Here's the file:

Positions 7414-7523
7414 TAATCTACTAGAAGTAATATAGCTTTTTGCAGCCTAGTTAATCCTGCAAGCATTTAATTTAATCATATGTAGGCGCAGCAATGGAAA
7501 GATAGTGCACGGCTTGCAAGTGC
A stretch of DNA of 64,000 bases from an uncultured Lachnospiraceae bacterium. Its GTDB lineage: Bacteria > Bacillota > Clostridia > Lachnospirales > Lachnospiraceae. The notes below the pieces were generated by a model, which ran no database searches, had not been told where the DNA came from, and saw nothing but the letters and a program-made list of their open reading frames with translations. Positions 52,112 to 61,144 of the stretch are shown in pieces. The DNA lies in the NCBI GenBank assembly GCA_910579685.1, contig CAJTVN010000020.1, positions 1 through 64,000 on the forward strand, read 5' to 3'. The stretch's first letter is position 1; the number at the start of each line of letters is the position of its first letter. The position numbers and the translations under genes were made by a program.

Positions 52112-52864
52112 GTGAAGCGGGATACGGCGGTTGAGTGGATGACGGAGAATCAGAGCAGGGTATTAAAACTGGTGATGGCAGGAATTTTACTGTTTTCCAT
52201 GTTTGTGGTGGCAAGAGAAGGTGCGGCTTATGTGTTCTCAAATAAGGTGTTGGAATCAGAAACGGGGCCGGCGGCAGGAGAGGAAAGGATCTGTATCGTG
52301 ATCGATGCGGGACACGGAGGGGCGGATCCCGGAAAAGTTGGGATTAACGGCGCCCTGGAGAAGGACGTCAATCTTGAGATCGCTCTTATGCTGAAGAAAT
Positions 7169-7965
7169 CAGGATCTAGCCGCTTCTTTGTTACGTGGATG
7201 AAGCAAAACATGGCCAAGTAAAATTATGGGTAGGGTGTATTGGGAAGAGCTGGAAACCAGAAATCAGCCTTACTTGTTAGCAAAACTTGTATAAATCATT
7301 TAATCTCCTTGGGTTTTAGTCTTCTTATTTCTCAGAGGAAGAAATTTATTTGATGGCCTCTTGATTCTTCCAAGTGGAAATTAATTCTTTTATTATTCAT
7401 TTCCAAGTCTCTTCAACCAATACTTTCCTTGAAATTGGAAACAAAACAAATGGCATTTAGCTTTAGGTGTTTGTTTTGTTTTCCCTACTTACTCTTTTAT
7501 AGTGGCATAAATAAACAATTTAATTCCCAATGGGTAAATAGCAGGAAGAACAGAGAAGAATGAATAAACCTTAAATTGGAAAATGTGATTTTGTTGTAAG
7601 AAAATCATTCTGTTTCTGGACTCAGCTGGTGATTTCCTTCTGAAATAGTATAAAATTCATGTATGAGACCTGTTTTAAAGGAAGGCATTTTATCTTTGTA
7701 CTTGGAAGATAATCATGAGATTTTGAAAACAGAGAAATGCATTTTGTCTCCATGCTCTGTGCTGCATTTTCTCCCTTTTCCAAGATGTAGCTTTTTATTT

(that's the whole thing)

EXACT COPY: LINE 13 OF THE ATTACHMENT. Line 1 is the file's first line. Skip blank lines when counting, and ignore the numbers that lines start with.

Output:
7401 TTCCAAGTCTCTTCAACCAATACTTTCCTTGAAATTGGAAACAAAACAAATGGCATTTAGCTTTAGGTGTTTGTTTTGTTTTCCCTACTTACTCTTTTAT